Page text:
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Guys, I have a new fun project and I hope you can help me. I am looking for talented cooking women of certain age, basically raised before the Internet era, who learnt most or everything they know about making food from their mothers and grandmothers.

Take a look at this ad I posted on Facebook and think hard whether it’s YOU or someone you know that fits the bill:

* * *
  • Is your mother/aunt/grandma the best cook you know?
  • Do all your friends look for an excuse to come visit around mealtime, claiming they were “in the neighborhood by chance?”
  • Do your mama’s dishes take you back to her homeland, the country where she was born and raised?

* * *

If yes, I want to meet the women of your tribe.  I invite your Mama/Grandma/Aunt to try her food on me, to show me how she does it, and to let me write about her on ONE MORE BITE. Using my blog, I want to showcase the hidden culinary talents amongst us, with a special dose of love for those who, like myself, had crossed the ocean in search of a new home here in America.

There are ethnic restaurants all over Los Angeles. However, I’m looking for authenticity, hidden away from commerce, where culinary traditions have been cultivated for generations. Whether your Mama/Aunt grew up in Thailand, India, Vietnam, Lebanon, Camerún, Italy, or Sweden, I’m dying to learn the tricks she inherited from her mother and grandmother.

I know there are amazing and highly skilled cooks in Los Angeles, who, despite the lack of professional training, are experts in their native cuisine. Help me shine a spotlight on the hard-working women from your family or community, who express their love through food.

Don’t wait! Contact me ASAP within the comment section!

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Last night I made a pot of lentil soup and added so much dill in the end that I pushed my lentils over the edge into a full on identity crisis. WHAT ARE WE? A LENTIL SOUP OR A DILL SOUP, DAMMIT! Jason loved it despite the boycott in the bowl. The rebel however continued within his intestines and made itself heard throughout the evening.

I wasn’t spared either. The anger of the lentils caught up with me this morning, and let me just say I’m glad the Earth shook in Baja two days ago, and not today. Otherwise I would have to take the responsibility. The only one I had to give personal apologies to this morning was Cosmo, who at some point lifted himself from his third nap today, gave me—let’s call it—a disappointed look, and rushed to the other room to pack his bags. I’M OUTTA HERE!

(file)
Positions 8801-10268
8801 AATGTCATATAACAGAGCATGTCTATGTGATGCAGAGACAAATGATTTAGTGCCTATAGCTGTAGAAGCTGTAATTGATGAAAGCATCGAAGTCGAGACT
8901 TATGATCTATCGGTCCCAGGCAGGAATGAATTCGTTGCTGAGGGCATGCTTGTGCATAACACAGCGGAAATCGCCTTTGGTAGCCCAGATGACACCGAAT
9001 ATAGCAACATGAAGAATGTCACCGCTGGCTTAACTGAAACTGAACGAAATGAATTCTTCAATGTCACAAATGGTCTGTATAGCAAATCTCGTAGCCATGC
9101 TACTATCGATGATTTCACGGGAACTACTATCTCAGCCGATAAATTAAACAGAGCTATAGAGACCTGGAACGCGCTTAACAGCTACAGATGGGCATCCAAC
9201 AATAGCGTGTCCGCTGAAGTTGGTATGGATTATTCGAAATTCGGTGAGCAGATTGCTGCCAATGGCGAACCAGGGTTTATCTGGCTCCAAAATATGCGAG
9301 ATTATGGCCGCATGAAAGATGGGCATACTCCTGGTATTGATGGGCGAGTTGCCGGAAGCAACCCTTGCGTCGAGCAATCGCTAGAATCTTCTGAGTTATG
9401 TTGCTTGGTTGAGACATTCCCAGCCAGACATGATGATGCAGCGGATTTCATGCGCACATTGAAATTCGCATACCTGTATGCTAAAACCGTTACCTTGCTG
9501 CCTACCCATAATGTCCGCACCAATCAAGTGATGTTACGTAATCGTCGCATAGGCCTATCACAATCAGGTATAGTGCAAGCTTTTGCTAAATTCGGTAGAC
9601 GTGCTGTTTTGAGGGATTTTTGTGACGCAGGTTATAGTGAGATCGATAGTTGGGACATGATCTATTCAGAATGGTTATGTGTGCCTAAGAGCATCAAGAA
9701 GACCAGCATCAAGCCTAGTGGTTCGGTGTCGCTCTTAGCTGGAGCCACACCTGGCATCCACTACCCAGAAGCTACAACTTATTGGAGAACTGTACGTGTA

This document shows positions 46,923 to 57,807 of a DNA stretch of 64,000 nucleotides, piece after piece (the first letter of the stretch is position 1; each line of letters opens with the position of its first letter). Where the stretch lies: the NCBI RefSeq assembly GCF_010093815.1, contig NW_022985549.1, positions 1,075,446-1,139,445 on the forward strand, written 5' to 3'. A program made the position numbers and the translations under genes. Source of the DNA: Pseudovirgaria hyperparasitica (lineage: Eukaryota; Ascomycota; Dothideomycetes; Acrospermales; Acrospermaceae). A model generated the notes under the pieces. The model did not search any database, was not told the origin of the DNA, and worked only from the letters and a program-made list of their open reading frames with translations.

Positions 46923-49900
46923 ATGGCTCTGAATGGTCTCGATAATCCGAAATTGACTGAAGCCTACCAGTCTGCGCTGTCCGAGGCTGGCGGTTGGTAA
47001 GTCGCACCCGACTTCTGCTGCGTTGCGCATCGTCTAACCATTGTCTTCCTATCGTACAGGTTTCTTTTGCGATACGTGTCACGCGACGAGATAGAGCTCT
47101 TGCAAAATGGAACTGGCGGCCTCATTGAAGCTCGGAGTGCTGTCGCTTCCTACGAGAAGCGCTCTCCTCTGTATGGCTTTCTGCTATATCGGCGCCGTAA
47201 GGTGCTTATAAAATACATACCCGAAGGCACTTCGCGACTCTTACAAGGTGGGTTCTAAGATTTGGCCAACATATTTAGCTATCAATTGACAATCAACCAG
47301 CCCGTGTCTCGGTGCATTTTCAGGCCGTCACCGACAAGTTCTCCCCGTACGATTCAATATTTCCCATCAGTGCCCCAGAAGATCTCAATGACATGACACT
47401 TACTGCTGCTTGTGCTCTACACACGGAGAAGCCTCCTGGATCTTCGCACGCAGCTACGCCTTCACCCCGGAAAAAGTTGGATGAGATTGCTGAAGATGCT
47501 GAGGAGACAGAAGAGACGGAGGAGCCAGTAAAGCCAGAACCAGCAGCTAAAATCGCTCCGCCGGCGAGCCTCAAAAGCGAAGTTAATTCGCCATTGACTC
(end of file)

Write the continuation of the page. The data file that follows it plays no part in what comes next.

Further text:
Cosmo napping. Or else anesthetized.

I think I’ll stick to the simple greens today.

My passion for edible weeds makes even more sense when you look into my family history. My mother back in her teenage days was a fearless daredevil. Let’s see. For a bar of chocolate she:

–       climbed a 3-storey building up its lightening-rod only to be later rescued by fire marshals as she was too terrified to repel;

–       walked across a cemetery at midnight, while her guy friends (“Those idiots!”) hid behind the graves only to appear in their ghostly, white bed sheets in front of my chocolate-driven teenage mother;

–       wrote 24 different essays for her classmates thus fulfilling their home work; (The teacher was no fool—she got an F for cheating and an A for creativity and hard work.)

–       played goats with her friend where they roamed a green meadow on all fours while grazing and chewing on juicy grass and wild flowers.

Come to think of it, all this could explain way more then merely my ecological sentiments. However, one thing must be clarified. My dear mother was growing up in post-war Poland (in the 50’s and 60’s). Hence, her chocolate bar then was your safe Toyota today, just as hard to come about.

Anyways, my battered insides are fully functional again and asking for a fresh, non-lentil food supply. Come and check out my refrigerator to see what we’re having for lunch:

–       Mixed greens (duh)

–       Shredded white cabbage

–       Micro greens

–       Scallions

–       Fresh dill

–       Fresh basil

–       Half of an avocado

–       Green Apple

–       Walnuts (toasted)

Brilliant. Let’s quickly whisk simple vinaigrette: extra virgin olive oil (3 parts), apple cider vinegar (1 part), Dijon mustard (1 tsp), honey (1 tbsp), and a reasonable amount of sea salt and pepper. Taste, approve, and pour over all the GREEN MEADOW of your bowl. Please, make sure you chop the stuff before tossing into the dish, OK? We are making a GREEN APPLE SALAD after all.

Green Apple Salad for my Goat

Happy grazing everybody. I have lunch plans with my fellow goat. BBBLLEEEAAATT!

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